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Medical experts decry poor conditions at IDPs camp in Edo

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A TEAM of medical experts, Doctors Health Initiative (DHI), weekend raised concern over the poor health condition of Internally Displaced Persons (IDPs), at the Edo State camp, saying over 80 percent of patients; mostly women and children lack adequate medical care.

Comprising mainly of health care specialists, DHI, while lamenting the poor state of health facilities at the Uhogua camp in Ovia North East Council during a three-day health outreach to the IDP’s camp in the state, said adequate food and medical supplies are critical to the sustainability of lives at the IDP’s camp.

President, of the group, Dr. Nkechi Asogwa, who led the medical team to donate food and medical supplies to the inmates, described the state of health of many, particularly women and children as deplorable. She added that the medical team has been providing medical care to about 80 percent of IDP’s patient within the facility.

Speaking on the situation in the camp, Asogwa lamented the malnourishment of the children examined and treated, saying they were obviously anemic, urging the government, religious bodies and well-meaning Nigerians to provide succour for the inmates.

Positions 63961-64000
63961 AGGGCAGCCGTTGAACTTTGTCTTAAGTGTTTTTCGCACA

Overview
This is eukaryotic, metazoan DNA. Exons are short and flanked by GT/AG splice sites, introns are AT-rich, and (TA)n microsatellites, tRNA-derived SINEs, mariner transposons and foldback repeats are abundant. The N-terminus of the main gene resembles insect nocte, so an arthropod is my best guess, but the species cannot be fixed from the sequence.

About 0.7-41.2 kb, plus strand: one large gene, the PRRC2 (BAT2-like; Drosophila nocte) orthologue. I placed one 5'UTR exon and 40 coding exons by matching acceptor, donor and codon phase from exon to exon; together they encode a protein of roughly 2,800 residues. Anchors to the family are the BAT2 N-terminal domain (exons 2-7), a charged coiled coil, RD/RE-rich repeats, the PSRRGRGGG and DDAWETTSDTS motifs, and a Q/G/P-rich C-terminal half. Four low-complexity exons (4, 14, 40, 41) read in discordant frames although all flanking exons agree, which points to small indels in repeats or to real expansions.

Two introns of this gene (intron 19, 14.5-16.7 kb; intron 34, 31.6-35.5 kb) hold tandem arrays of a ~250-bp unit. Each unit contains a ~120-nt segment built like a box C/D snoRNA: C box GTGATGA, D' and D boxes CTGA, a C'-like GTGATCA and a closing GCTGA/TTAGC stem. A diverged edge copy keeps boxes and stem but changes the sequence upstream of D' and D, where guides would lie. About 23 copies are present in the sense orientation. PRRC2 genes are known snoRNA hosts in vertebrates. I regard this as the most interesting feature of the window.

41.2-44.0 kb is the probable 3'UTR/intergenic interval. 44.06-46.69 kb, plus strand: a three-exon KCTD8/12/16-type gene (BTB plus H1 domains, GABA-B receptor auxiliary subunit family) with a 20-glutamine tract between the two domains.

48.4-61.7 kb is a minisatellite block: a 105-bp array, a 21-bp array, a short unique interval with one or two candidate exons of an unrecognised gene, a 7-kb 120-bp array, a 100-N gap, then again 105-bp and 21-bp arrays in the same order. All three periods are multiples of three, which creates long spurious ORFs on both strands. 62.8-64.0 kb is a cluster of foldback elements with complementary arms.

The DHI boss said the free health outreach for IDP’s was organized by the DHI with support from Novo Health Africa, a health maintenance organization accredited by the National Health Insurance Scheme (NHIS) with the objective to provide health care delivery solutions across Nigeria and internationally through collaborative partnerships.

“We have been particularly providing medical care for IDP’s, especially following the Boko-Haram attack on innocents young Nigerians,” she explained

“In this camp, the children and women have been lacking enough food. The children have little food to go round. We attended to a lot of patients, mostly women and children who are the majority of our patients. They have a large population, but we have attended to over 80 percent of patients, amongst whom are all women and children who are more vulnerable to health challenges while the other 20 percent are young men,” Asogwa said.


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